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Title: Distributed Louvain Algorithm for Graph Community Detection

Abstract

In most real-world networks, the nodes/vertices tend to be organized into tightly-knit modules known as communities or clusters, such that nodes within a community are more likely to be “related” to one another than they are to the rest of the network. The goodness of partitioning into communities is typically measured using a well known measure called modularity. However, modularity optimization is an NP-complete problem. In 2008, Blondel, et al. introduced a multi-phase, iterative heuristic for modularity optimization, called the Louvain method. Owing to its speed and ability to yield high quality communities, the Louvain method continues to be one of the most widely used tools for serial community detection. In this paper, we present the design of a distributed memory implementation of the Louvain algorithm for parallel community detection. Our approach begins with an arbitrarily partitioned distributed graph input, and employs several heuristics to speedup the computation of the different steps of the Louvain algorithm. We evaluate our implementation and its different variants using real-world networks from various application domains (including internet, biology, social networks). Our MPI+OpenMP implementation yields about 7x speedup (on 4K processes) for soc-friendster network (1.8B edges) over a state-of-the-art shared-memory multicore implementation (on 64 threads),more » without compromising output quality. Furthermore, our distributed implementation was able to process a larger graph (uk-2007; 3.3B edges) in 32 seconds on 1K cores (64 nodes) of NERSC Cori, when the state-of-the-art shared-memory implementation failed to run due to insufficient memory on a single Cori node containing 128 GB.« less

Authors:
 [1]; ORCiD logo [2];  [2];  [3];  [3];  [2];  [2];  [4]
  1. UNIVERSITY PROGRAMS
  2. BATTELLE (PACIFIC NW LAB)
  3. WASHINGTON STATE UNIV
  4. Washington State University
Publication Date:
Research Org.:
Pacific Northwest National Lab. (PNNL), Richland, WA (United States)
Sponsoring Org.:
USDOE
OSTI Identifier:
1526306
Report Number(s):
PNNL-SA-130211
DOE Contract Number:  
AC05-76RL01830
Resource Type:
Conference
Resource Relation:
Conference: IEEE International Parallel & Distributed Processing Symposium (IPDPS 2018), May 21-25, 2018, Vancouver, BC
Country of Publication:
United States
Language:
English
Subject:
High performance computing, graph algorithms, Distributed computing, MPI

Citation Formats

Ghosh, Sayan, Halappanavar, Mahantesh, Tumeo, Antonino, Kalyanaraman, Anantharaman, Lu, Hao, Chavarría-Miranda, Daniel G., Khan, Md Ariful H., and Gebremedhin, Assefaw. Distributed Louvain Algorithm for Graph Community Detection. United States: N. p., 2018. Web. doi:10.1109/IPDPS.2018.00098.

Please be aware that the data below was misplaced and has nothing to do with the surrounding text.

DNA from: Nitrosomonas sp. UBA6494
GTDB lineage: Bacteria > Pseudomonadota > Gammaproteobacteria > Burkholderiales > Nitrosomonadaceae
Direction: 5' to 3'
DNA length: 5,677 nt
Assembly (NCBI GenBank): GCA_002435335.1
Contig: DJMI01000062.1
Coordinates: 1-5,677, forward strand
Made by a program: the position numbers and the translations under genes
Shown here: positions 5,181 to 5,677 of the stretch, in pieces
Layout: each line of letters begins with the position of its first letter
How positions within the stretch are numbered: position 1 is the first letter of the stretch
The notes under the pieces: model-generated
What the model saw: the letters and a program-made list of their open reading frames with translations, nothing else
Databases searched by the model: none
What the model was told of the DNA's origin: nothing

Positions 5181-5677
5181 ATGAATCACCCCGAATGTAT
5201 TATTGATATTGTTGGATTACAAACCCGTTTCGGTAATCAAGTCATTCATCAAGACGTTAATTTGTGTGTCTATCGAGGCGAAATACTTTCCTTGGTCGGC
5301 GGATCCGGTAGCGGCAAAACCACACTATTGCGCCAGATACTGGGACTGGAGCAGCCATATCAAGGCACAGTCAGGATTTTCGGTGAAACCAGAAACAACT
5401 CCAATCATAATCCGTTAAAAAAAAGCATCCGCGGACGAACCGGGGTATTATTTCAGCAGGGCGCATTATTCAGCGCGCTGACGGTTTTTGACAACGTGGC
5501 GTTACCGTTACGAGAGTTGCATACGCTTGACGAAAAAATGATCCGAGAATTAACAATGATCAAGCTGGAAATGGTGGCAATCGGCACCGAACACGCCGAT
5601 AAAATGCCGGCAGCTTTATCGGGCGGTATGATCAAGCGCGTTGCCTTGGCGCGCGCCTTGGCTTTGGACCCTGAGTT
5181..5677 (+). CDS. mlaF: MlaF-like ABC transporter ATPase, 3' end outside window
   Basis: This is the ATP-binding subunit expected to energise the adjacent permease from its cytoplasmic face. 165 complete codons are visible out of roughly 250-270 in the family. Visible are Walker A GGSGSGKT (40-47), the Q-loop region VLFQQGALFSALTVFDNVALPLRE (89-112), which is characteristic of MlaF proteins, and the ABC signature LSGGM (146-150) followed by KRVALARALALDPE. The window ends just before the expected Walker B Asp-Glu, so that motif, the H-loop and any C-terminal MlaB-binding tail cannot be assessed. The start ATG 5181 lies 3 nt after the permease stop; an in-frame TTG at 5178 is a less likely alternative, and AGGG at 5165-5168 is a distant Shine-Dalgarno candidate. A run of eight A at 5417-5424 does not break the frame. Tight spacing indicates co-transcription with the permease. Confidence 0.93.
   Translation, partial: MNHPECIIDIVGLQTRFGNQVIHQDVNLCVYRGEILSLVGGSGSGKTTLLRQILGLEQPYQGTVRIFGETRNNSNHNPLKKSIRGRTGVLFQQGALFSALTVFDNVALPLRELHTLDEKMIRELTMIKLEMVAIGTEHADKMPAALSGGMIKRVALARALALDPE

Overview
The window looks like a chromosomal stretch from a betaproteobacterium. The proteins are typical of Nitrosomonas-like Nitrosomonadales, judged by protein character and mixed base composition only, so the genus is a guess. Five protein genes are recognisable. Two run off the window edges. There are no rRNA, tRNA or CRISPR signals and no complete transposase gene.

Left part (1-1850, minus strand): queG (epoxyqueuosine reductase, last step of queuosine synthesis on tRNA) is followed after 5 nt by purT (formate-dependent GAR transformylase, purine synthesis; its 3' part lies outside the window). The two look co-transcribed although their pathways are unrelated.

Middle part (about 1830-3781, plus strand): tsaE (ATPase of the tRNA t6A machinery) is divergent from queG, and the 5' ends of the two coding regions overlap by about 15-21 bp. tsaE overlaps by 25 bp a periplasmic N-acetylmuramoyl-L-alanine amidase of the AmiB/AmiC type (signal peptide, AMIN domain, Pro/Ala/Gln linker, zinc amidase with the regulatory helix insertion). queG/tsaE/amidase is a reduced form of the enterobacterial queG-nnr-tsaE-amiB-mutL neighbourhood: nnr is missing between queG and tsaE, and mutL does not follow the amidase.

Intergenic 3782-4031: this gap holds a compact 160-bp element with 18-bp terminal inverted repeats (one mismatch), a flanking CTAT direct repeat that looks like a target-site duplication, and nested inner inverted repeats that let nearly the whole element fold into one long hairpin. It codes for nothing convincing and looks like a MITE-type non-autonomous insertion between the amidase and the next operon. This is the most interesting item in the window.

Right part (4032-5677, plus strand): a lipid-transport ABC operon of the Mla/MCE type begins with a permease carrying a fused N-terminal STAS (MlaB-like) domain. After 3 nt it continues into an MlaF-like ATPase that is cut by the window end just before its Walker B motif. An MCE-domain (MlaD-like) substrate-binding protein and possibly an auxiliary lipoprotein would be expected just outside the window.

Ghosh, Sayan, Halappanavar, Mahantesh, Tumeo, Antonino, Kalyanaraman, Anantharaman, Lu, Hao, Chavarría-Miranda, Daniel G., Khan, Md Ariful H., & Gebremedhin, Assefaw. Distributed Louvain Algorithm for Graph Community Detection. United States. doi:10.1109/IPDPS.2018.00098.
Ghosh, Sayan, Halappanavar, Mahantesh, Tumeo, Antonino, Kalyanaraman, Anantharaman, Lu, Hao, Chavarría-Miranda, Daniel G., Khan, Md Ariful H., and Gebremedhin, Assefaw. Tue . "Distributed Louvain Algorithm for Graph Community Detection". United States. doi:10.1109/IPDPS.2018.00098.
@article{osti_1526306,
title = {Distributed Louvain Algorithm for Graph Community Detection},
author = {Ghosh, Sayan and Halappanavar, Mahantesh and Tumeo, Antonino and Kalyanaraman, Anantharaman and Lu, Hao and Chavarría-Miranda, Daniel G. and Khan, Md Ariful H. and Gebremedhin, Assefaw},
abstractNote = {In most real-world networks, the nodes/vertices tend to be organized into tightly-knit modules known as communities or clusters, such that nodes within a community are more likely to be “related” to one another than they are to the rest of the network. The goodness of partitioning into communities is typically measured using a well known measure called modularity. However, modularity optimization is an NP-complete problem. In 2008, Blondel, et al. introduced a multi-phase, iterative heuristic for modularity optimization, called the Louvain method. Owing to its speed and ability to yield high quality communities, the Louvain method continues to be one of the most widely used tools for serial community detection. In this paper, we present the design of a distributed memory implementation of the Louvain algorithm for parallel community detection. Our approach begins with an arbitrarily partitioned distributed graph input, and employs several heuristics to speedup the computation of the different steps of the Louvain algorithm. We evaluate our implementation and its different variants using real-world networks from various application domains (including internet, biology, social networks). Our MPI+OpenMP implementation yields about 7x speedup (on 4K processes) for soc-friendster network (1.8B edges) over a state-of-the-art shared-memory multicore implementation (on 64 threads), without compromising output quality. Furthermore, our distributed implementation was able to process a larger graph (uk-2007; 3.3B edges) in 32 seconds on 1K cores (64 nodes) of NERSC Cori, when the state-of-the-art shared-memory implementation failed to run due to insufficient memory on a single Cori node containing 128 GB.},
doi = {10.1109/IPDPS.2018.00098},
journal = {},
number = ,
volume = ,
place = {United States},
year = {2018},
month = {5}
}

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